The best defense against an absolute pin is to prevent it from arising by keeping an eye on lines leading away from your king, on the board in front of you and as it would look after any checks or captures that might be played. If you nevertheless have the misfortune to find one of your pieces pinned, there are two most usual ways by which escape might be had. One is to take the pinning piece; if the pin is properly built this will involve a sacrifice on your part, but perhaps the pinned piece can make up for it with a capture once it is freed. The other method is to attack the pinning piece while giving check at the same time, and then to capture it a move later. Time is of the essence when a pin is in place; if you give your opponent a move, your pinned piece often will be lost. Operating with checks keeps the initiative and postpones the execution. And there are one or two other methods, as we shall see.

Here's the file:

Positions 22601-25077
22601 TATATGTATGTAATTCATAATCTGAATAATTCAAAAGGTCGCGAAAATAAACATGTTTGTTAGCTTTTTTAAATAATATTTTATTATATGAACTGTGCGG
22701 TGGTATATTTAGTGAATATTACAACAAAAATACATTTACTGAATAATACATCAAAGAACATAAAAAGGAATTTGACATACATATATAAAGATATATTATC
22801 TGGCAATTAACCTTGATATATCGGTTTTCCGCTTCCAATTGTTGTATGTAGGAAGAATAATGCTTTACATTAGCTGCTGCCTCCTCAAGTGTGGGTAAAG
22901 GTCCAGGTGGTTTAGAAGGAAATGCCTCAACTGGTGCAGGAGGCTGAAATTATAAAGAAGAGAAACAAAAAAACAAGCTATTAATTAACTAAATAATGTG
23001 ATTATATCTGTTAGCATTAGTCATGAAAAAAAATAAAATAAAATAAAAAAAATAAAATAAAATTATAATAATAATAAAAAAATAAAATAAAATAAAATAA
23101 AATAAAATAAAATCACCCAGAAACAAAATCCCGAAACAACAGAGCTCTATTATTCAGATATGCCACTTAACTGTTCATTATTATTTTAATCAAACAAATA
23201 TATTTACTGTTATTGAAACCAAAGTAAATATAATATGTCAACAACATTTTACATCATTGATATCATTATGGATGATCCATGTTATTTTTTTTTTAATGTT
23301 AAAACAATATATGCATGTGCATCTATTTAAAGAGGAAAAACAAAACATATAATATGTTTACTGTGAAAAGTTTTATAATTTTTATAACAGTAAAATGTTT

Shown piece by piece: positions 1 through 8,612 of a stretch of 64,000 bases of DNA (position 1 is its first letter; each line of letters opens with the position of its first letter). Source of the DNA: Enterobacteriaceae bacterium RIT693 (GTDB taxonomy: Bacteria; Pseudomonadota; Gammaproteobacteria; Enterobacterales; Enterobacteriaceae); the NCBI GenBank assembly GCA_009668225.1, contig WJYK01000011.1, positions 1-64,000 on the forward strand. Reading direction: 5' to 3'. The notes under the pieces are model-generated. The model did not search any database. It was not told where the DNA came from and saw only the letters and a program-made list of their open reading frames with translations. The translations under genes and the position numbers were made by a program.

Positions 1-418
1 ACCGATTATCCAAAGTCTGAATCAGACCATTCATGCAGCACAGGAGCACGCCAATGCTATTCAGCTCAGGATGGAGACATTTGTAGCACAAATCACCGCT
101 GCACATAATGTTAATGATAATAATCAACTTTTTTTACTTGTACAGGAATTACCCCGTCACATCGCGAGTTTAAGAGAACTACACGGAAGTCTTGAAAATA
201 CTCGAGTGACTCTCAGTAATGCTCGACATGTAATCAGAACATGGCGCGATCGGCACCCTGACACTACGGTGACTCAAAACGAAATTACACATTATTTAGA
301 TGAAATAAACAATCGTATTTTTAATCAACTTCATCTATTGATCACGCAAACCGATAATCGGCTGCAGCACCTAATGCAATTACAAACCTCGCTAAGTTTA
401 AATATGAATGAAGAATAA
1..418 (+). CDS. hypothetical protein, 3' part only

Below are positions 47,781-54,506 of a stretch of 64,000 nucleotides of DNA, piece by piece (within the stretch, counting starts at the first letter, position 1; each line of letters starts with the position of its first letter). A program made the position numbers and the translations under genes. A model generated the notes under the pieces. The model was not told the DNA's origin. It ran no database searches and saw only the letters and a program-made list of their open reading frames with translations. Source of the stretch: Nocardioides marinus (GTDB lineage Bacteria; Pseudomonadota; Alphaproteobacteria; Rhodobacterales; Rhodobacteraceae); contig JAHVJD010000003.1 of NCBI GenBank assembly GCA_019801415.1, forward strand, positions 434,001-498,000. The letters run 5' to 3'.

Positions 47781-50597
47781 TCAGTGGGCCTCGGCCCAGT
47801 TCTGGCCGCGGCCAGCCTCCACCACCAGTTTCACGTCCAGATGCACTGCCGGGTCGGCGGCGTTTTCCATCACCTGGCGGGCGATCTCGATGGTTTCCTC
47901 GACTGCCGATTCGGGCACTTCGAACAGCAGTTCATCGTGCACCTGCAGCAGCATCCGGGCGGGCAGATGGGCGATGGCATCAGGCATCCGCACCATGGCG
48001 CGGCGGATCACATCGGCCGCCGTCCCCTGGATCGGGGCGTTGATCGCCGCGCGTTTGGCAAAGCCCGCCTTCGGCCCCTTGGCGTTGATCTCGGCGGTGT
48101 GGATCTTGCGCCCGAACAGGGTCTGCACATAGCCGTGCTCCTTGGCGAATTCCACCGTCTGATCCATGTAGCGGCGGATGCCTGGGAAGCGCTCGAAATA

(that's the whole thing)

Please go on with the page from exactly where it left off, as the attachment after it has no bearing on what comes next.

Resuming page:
In the example on the left, Black’s pawn on g7 is pinned and so can’t take White’s queen on f6; White is poised to play Qxg7#. Can the pin be broken? Easily: it is imposed by a single enemy piece that Black can take with QxR+. White can't play Qxg7 (with cover from his bishop) because now he's in check. Instead he has to play KxQ. This looks like a large sacrifice for Black, but now it’s his move again, and with his pawn on g7 freed from the pin he can play g7xQ—not only avoiding mate but emerging with a rook (minus a pawn).